I suppose one indicator that youve made it in life is if you own a second home more directly, a second home with frontage abutting some mass of water. Whether you dream about this possibility or not, few can deny the appeal of a home on a lake or ocean. The problem, as most of us know, is actually being able to afford this little slice of heaven. I grew up spending weekends at my grandparents lake house. They bought the property in the 1940s at a price that could buy you a used motorcycle today and raised their children there. Their children, in turn, initiated the next generation into the joys of weekends at the lake. It was, throughout most of my young life, one of the most memorable and rewarding experiences. Mornings at the lake consisted of sizzling bacon, scrambled eggs and toast, and mug-fulls of hot chocolate. Fishing was next with everyone vying for the days biggest catch. Once the sun had warmed things up sufficiently, swimming would consume our time. Late afternoons meant reading or a relaxing nap followed by a chaotic dinner around the massive dining room table. The evenings consisted of games by the fire or candlelit conversations on the deck. From morning to night, life at the lake house was pure joy. Yes, the memories are wonderful. Unfortunately, thats all that is left. After my grandfather passed away, my grandmother had to sell the lake house. The costs to institute much-needed renovations, along with skyrocketing property values and taxes, made it impossible for anyone in the family to buy it. A major slice of my life slipped away to an out-of-state couple that got lucky during the tech bubble. On the occasion when I am nearby the old cottage, Ill swing by for memorys sake. I am generally swept with emotion at the sight of the old outdoor fireplace, the long stairway to the waters edge, or the majestic screened-in bedroom that sits atop the house. I regret that I can no longer walk inside and fall asleep on the tattered couch, but I am thankful for the love and camaraderie that the lake house afforded us (and all of this without a phone, TV, or videogame in sight). This weeks film, Dan in Real Life, also features a lake house. While the home depicted in this motion picture was closer to a lake mansion, the activities engaged in reminded me how important a retreat can be in keeping extended families together. Dan in Real Life is the story of a single-father trying to raise three daughters. It has been four years since the untimely death of his wife and he is no closer to being at peace than he was the day after she passed. All this changes when Dan and his girls head to the family abode for a weekend away. Dan in Real Life is the newest stop in Steve Carells meteoric career. Carell, originally a featured correspondent on The Daily Show, shot to national fame as the leading man in NBCs The Office, easily one of todays most popular sitcoms. Not surprisingly, it wasnt long before Hollywood came calling for work in feature films. Carell responded with appearances in a number of hit movies, including The 40-Year-Old Virgin, Little Miss Sunshine, and Evan Almighty. Next year Carell will be lending his voice to the long-awaited Horton Hears a Who as well as reprising the classic role of Maxwell Smart in the movie version of Get Smart. Theres no need to worry if you like Mr. Carell. His body of work will do nothing but expand over the next several years. Steve Carell the actor doesnt offer much different in his newest film he is, if anything, consistently himself. The movie, however, is a step up from traditional romantic comedies, providing consistent laughs without getting overly sentimental. The uncomplicated storyline makes itself apparent at the outset, but this does little to effect the underlying joy of the film. If youre in the mood for a mature romantic comedy with ample laughs, then I must recommend Dan in Real Life. While it fails to reach the heights of Little Miss Sunshine, it does mimic many of the comedic nuances. A ripe B- for Dan in Real Life. Cant decide what to watch?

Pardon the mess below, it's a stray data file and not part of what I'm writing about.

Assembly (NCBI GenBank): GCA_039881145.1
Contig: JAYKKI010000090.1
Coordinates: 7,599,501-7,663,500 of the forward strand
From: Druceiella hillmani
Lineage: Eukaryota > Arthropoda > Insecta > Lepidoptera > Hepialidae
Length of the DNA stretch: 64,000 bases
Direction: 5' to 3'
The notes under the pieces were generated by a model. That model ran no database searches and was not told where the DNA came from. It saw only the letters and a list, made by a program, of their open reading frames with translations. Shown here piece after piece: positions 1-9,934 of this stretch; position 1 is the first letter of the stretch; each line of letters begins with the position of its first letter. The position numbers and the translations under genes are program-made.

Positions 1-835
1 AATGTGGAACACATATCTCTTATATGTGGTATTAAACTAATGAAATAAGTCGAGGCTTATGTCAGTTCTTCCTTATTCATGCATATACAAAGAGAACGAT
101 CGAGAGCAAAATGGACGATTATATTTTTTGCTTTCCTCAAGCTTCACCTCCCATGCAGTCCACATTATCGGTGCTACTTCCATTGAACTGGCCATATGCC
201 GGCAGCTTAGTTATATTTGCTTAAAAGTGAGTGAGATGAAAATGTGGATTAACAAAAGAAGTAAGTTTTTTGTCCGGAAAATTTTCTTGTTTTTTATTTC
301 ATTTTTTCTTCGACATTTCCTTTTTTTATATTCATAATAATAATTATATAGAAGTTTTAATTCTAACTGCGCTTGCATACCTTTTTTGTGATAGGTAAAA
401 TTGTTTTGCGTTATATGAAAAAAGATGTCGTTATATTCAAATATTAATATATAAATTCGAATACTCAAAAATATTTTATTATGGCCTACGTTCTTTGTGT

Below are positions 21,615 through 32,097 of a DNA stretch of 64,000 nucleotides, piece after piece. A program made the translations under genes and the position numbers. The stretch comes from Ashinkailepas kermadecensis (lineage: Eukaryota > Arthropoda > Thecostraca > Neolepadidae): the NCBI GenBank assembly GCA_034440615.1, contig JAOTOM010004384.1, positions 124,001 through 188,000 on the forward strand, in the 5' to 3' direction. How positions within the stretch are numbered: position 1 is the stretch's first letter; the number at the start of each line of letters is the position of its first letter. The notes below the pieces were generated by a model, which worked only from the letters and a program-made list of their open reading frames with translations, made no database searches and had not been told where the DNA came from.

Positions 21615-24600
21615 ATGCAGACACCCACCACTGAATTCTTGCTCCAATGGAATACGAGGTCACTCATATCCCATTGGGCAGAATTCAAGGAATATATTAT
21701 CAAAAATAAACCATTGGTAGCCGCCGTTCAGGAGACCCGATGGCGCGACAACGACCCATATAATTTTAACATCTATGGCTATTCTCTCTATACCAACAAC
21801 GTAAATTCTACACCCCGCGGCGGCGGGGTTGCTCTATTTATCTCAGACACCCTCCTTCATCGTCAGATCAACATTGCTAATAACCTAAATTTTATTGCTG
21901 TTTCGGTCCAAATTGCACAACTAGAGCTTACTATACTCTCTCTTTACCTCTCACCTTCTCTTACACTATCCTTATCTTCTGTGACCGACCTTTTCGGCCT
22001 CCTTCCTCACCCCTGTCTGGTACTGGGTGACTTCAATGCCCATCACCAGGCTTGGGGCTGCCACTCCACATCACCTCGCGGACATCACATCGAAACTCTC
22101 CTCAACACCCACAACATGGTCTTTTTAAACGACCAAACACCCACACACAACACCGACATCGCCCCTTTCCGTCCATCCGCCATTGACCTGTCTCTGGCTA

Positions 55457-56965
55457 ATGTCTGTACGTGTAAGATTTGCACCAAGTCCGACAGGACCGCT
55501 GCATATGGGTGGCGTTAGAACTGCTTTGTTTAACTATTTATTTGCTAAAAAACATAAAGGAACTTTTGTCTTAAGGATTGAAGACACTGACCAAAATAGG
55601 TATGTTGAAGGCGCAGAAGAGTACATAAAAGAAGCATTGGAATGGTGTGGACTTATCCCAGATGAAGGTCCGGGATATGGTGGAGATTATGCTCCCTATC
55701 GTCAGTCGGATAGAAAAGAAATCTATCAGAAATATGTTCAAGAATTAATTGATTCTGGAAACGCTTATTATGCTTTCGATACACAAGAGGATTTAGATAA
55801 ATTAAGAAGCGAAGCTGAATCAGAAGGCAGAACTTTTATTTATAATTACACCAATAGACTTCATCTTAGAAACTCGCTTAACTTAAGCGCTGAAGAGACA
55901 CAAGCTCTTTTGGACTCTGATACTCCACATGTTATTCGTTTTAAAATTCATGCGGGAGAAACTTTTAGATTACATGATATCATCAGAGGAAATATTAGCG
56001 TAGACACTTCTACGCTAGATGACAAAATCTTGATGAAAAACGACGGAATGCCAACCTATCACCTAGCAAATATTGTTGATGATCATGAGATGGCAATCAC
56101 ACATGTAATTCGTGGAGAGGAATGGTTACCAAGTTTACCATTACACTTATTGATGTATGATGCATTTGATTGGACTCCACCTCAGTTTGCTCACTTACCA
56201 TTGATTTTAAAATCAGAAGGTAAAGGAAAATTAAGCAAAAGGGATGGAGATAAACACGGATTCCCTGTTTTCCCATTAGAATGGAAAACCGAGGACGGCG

Check out Doms Video Pick Of The Week: The Bicycle Thief
Set in post-war Italy, "The Bicycle Thief" follows the story of a man and his son as they search for a stolen bicycle vital to the father's job. What makes this film so amazing is that director Vittorio Di Sica utilized the talents of amateur thespians, many of which had never acted. His ability to coerce amazing performances out of his actors lends an air of believability to this picture rarely seen in early films. Consistently acknowledged as one of the top films in the history of cinema, "The Bicycle Thief" is clearly one of the best examples of the neo-realism movement that was so popular in Europe during the 1940s.